Stanley Poopenstein Dicou
Stannie first came into our lives as a 3-month old paraplegic kitten. The family who brought him in to my veterinary clinic had no idea what had happened. He was fine when they had let him outside, but when they went to let him back in he was dragging his hind legs behind him. Nothing abnormal was seen on the radiographs. There was a chance he would recover via the magic of prednisone and time.
Or...it could be permanent.
The family was pretty much overwhelmed by the whole thing and asked to have him euthanized. About this time my (then 18-year-old) daughter Natalie showed up. She instantly fell in love with the little handicapped kitten with the white moustache and green bug-eyes. The family ok'd the adoption and he was ours. Or rather Nat's.
At home, we introduced him to our dogs Maggie and Frank. He, at first, would hiss and lunge at them swatting with his front paws, and at the same time, dragging his back legs. He was really quite pathetic, but it gave us a hint of his attitude towards life. In short, he wasn't going to take anybody's guff.
It only took a few days for his legs to return to normal. The only real deficit he showed over the rest of his life was rather than land softly on the ground like most cats dropped from waist-high, he landed with a hard thud.
Stannie soon grew to be Nat's best friend, little buddy, and constant companion.
When Nat was a student living in Provo he wandered away one night. Nat searched for him thru the night and called us early the next morning with the distressing news. She printed up and distributed about 1700 flyers (no exaggeration). We had a couple of false alarm responses from people who thought they had him, but no. It wasn't him. We even brought Frank to Provo to serve as a sort of bloodhound to try and sniff out Stan. But Frank didn't understand his duty. We, also, hoped that maybe Stan would recognize Frank and come to us. (By this time, Stan no longer hissed and lunged at Frank. In fact, he found him quite tolerable).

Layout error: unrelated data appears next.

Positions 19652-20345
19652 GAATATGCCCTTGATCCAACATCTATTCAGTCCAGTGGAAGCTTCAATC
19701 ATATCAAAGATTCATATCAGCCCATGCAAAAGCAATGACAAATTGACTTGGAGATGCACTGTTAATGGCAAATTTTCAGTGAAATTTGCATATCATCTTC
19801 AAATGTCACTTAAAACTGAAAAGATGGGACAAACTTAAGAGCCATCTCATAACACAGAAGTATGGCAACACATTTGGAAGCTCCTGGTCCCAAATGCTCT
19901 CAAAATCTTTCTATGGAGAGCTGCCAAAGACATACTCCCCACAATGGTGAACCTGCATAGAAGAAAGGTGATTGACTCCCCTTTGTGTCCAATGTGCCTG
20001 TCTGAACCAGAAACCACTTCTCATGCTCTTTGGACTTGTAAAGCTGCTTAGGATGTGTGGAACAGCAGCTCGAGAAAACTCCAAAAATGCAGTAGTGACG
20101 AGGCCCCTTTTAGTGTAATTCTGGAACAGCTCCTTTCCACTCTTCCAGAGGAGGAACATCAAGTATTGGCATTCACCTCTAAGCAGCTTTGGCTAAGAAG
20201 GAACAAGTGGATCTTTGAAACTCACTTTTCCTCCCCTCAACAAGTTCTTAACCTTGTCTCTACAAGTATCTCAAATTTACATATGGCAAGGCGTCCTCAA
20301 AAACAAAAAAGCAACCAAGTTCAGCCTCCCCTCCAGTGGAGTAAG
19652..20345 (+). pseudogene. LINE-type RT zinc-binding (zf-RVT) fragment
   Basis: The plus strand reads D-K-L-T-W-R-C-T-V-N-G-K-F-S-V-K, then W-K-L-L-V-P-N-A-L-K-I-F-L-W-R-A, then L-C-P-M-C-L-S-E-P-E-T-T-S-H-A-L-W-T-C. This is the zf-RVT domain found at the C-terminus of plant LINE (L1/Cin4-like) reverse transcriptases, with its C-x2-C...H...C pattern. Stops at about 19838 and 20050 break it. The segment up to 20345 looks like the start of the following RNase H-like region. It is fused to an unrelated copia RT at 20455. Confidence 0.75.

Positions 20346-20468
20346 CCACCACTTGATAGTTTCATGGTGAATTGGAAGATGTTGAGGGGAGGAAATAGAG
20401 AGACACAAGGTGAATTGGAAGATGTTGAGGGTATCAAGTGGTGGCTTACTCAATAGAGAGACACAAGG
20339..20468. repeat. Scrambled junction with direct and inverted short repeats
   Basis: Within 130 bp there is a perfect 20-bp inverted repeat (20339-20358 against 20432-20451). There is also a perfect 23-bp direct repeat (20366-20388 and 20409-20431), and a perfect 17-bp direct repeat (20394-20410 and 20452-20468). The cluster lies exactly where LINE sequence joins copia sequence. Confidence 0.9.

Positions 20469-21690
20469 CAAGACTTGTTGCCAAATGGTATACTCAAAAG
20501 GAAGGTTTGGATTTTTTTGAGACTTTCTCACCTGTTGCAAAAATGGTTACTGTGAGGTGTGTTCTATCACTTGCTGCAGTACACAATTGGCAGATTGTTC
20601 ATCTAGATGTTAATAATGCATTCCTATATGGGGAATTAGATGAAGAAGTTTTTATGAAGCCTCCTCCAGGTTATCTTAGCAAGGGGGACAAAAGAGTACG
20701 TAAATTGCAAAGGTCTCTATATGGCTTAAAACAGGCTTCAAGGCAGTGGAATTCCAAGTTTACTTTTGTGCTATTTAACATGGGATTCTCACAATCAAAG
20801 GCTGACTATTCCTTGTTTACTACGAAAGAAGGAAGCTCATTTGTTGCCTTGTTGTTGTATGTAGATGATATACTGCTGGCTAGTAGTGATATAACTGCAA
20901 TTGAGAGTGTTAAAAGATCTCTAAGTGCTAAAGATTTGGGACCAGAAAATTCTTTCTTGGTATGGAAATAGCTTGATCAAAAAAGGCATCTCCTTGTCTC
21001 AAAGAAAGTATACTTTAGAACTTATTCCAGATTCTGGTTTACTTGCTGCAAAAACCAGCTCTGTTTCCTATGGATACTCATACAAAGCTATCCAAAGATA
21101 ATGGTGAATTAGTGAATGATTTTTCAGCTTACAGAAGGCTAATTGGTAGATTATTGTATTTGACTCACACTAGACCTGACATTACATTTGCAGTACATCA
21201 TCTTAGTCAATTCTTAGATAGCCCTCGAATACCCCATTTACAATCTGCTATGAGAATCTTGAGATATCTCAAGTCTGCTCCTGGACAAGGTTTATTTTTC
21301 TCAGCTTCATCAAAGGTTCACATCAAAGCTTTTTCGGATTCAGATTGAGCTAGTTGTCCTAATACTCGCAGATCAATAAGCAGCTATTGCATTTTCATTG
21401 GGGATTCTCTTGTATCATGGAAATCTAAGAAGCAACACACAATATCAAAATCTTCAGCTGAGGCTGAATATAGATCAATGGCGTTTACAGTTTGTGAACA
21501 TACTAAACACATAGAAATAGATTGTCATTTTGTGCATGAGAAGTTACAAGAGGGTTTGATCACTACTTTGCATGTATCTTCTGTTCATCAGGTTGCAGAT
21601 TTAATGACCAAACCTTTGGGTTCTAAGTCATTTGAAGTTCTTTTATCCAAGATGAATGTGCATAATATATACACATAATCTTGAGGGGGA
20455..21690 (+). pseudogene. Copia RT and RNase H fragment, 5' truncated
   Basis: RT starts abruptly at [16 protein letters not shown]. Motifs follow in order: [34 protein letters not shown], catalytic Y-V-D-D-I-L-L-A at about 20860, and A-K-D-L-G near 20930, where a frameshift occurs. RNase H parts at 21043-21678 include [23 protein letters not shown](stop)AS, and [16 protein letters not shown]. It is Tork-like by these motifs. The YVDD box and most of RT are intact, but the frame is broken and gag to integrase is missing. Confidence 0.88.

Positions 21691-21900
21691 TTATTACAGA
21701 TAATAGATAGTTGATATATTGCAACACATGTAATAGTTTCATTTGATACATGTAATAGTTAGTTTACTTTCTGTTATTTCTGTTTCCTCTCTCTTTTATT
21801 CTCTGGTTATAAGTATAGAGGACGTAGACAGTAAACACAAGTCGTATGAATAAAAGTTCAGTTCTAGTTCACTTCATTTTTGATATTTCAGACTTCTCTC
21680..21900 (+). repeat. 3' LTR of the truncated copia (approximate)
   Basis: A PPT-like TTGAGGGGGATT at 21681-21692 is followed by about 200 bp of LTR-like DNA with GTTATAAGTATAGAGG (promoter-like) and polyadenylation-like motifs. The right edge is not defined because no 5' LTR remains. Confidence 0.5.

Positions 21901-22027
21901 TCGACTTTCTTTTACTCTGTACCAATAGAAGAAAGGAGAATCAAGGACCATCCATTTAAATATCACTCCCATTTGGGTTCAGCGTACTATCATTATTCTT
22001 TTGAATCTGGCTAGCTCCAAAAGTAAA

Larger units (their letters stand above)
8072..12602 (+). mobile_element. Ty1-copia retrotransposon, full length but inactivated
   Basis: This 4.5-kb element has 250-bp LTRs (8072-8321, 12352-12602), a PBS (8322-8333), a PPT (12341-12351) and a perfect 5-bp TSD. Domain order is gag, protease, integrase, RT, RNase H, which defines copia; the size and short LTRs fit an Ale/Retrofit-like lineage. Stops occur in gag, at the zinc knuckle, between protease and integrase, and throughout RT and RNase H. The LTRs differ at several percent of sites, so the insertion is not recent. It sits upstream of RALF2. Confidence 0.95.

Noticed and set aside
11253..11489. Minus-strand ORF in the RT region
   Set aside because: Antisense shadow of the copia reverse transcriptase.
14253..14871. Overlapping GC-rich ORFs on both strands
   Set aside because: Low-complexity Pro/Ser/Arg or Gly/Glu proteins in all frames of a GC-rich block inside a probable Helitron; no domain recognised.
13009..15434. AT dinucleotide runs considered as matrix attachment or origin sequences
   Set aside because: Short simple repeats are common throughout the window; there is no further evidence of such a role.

As children of the 70's and fans of "Dragnet", as well as other cop shows, Mike and I were well-acquainted with stake-outs. We walked the neighborhoods going door-to-door talking to people (also, a "Dragnet" tactic) we were told about dumpsters where lots of cats would congregate at night. That's when we came up with the idea of a stake-out. We brought cans of cat food---the smellier the better---and lined them up in a trail leading to what seemed to be the most popular dumpster. Mike and I sat in our old red Jeep Wrangler. Waiting. Now that I think of it, we should have brought donuts.
We watched over a span of about three hours as several cats came to sample our wares. But none of them were Stan. The sun was setting and it was getting cold. Our scheme didn't seem to be working. We started up the Jeep and began to pull out of the parking lot. Our headlights shone on a set of green bug-eyes. They were staring right back at us. Could it be?
I immediately flew out of the passenger side of the Jeep and ran (right in front of oncoming traffic) towards him. Of course, he saw this crazed woman running at him and...took off running himself. Nat says to this day she didn't know this old gal could move that fast, but I wasn't going to lose him now.
He ran around the corner with me in hot pursuit. Nat came running also. I can still hear her calling, wanting to believe, "Is it him?" He was hiding under a car and I called to him softly. He walked up to me and I snatched him up and would not let go of him until we had him safely in the squad car, I mean Jeep. (I think if I had handcuffs it would have been just perfect).
Stan has been by Nat's side for the last ten years. Others came and went. But Stan was always there for her. Waiting to snuggle. He showed that attitude sometimes though. When he was done snuggling, that was it. He'd hiss in your face and walk away.
When Nat would come in her apartment door from work she'd call, "Stannie, I'm home!" and he would come to greet her, ready to be scooped into her arms to hear how her day was.
Stan was a very important part of our family. We will love him and remember him forever.